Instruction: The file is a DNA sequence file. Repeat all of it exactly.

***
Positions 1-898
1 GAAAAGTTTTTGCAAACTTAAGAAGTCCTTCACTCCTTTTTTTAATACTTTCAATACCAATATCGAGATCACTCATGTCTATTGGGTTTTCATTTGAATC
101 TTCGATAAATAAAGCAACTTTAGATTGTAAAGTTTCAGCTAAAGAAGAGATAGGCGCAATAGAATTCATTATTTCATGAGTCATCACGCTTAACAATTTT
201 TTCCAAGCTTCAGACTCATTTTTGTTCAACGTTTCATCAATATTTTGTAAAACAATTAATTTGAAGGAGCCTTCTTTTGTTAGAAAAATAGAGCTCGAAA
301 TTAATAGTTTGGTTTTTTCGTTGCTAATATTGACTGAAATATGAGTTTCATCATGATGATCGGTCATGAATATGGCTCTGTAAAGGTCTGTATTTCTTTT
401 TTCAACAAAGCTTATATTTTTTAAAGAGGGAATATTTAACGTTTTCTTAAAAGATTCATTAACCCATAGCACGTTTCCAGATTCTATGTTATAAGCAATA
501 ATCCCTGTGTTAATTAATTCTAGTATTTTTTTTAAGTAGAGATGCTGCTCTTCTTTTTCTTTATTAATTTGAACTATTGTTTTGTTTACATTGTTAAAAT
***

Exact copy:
Positions 1-898
1 GAAAAGTTTTTGCAAACTTAAGAAGTCCTTCACTCCTTTTTTTAATACTTTCAATACCAATATCGAGATCACTCATGTCTATTGGGTTTTCATTTGAATC
101 TTCGATAAATAAAGCAACTTTAGATTGTAAAGTTTCAGCTAAAGAAGAGATAGGCGCAATAGAATTCATTATTTCATGAGTCATCACGCTTAACAATTTT
201 TTCCAAGCTTCAGACTCATTTTTGTTCAACGTTTCATCAATATTTTGTAAAACAATTAATTTGAAGGAGCCTTCTTTTGTTAGAAAAATAGAGCTCGAAA
301 TTAATAGTTTGGTTTTTTCGTTGCTAATATTGACTGAAATATGAGTTTCATCATGATGATCGGTCATGAATATGGCTCTGTAAAGGTCTGTATTTCTTTT
401 TTCAACAAAGCTTATATTTTTTAAAGAGGGAATATTTAACGTTTTCTTAAAAGATTCATTAACCCATAGCACGTTTCCAGATTCTATGTTATAAGCAATA
501 ATCCCTGTGTTAATTAATTCTAGTATTTTTTTTAAGTAGAGATGCTGCTCTTCTTTTTCTTTATTAATTTGAACTATTGTTTTGTTTACATTGTTAAAAT